Nationwide Financial’s efforts over the past year to increase distribution of its life insurance, annuity, and group pension products through banks have borne fruit.

Third-quarter bank sales of $867 million topped the year-earlier level by 32%, and the full year tally is headed for $3.2 billion, a 28% rise, said Matt Riebel, president of Nationwide Financial Distributors Agency Inc., which provides products to banks.

Fixed annuities were the standout in the quarter: Bank sales in that category grew 59%, to $121 million. Variable annuities, Nationwide’s core product for banks, also did well — they rose 15%, to $605 million. Sales of group pension products rose 189%, to $104 million.

Sales through banks of offshore fixed annuities and variable annuities, a market the Columbus, Ohio, company entered last year, were $28 million, up 127%.

“We’ve hired several people who concentrate on growing our fixed-annuity business,” Mr. Riebel said. “We’ve really redone how we price our products, how we market our products, and how we do the servicing.”

Mr. Riebel noted that fixed-annuity products earned Nationwide a Crystal Pyramid award from the Boston research firm Dalbar Inc. It was one of two companies to get an “excellent” rating in a Dalbar customer satisfaction survey (the survey results were released Nov. 1).

The company also expanded its bank channel business by providing training programs for bank employees, client seminars, and other marketing and service support, Mr. Riebel said.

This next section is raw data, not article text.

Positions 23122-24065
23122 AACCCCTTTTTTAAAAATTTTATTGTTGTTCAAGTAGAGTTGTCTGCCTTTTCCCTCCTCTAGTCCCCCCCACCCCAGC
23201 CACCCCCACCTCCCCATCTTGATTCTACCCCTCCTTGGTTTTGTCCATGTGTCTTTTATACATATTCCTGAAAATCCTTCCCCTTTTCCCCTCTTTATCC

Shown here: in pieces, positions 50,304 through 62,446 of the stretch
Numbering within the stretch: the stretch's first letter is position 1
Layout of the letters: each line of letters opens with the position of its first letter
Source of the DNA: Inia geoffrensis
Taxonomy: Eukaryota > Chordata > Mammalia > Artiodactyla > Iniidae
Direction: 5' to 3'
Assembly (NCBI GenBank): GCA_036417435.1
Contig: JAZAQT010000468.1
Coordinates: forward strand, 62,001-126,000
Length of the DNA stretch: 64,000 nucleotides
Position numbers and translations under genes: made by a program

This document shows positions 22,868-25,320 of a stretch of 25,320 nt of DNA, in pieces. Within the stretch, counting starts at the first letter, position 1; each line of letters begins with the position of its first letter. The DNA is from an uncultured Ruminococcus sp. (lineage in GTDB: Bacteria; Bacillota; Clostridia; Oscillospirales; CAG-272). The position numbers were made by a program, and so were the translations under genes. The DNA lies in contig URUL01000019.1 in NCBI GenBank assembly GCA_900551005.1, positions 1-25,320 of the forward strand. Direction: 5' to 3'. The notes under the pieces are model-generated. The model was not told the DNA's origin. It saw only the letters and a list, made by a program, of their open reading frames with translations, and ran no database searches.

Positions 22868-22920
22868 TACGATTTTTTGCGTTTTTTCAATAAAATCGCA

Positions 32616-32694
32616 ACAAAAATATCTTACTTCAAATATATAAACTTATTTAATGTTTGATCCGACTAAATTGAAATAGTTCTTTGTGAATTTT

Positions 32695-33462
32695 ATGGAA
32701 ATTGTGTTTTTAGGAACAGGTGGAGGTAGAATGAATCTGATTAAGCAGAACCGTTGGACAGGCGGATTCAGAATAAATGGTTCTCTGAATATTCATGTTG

Nationwide is “a very committed player in this market,” said Carmen Effron, president of C.F. Effron Co., a Westport, Conn., consulting firm. It also has a wide array of products, so it can offer bank clients flexibility when market conditions change, she said.

In general, annuity products are successful for banks, said Richard D. Starr, director of ABN Amro Insurance Services of Chicago and chairman of the Financial Institutions Insurance Association. “In many programs, annuities are as much as 65% of their total nonbank sales,” he said.

Fixed annuities are a good entry point for banks in the insurance market, Mr. Starr said, because the licensing requirements are less arduous than those of variable annuities or mutual funds.

Mr. Riebel said Nationwide has “done more in the addition of new banks and finding new opportunities in our existing relationships this year than we’d done in the previous three years.”

And there is plenty of room to do more, he said. “Even in a program that’s doing very well,” he said, banks “may have only penetrated 3% to 5% of their customer base — meaning bank customers owning investment or insurance products — and that’s in a really good program.”

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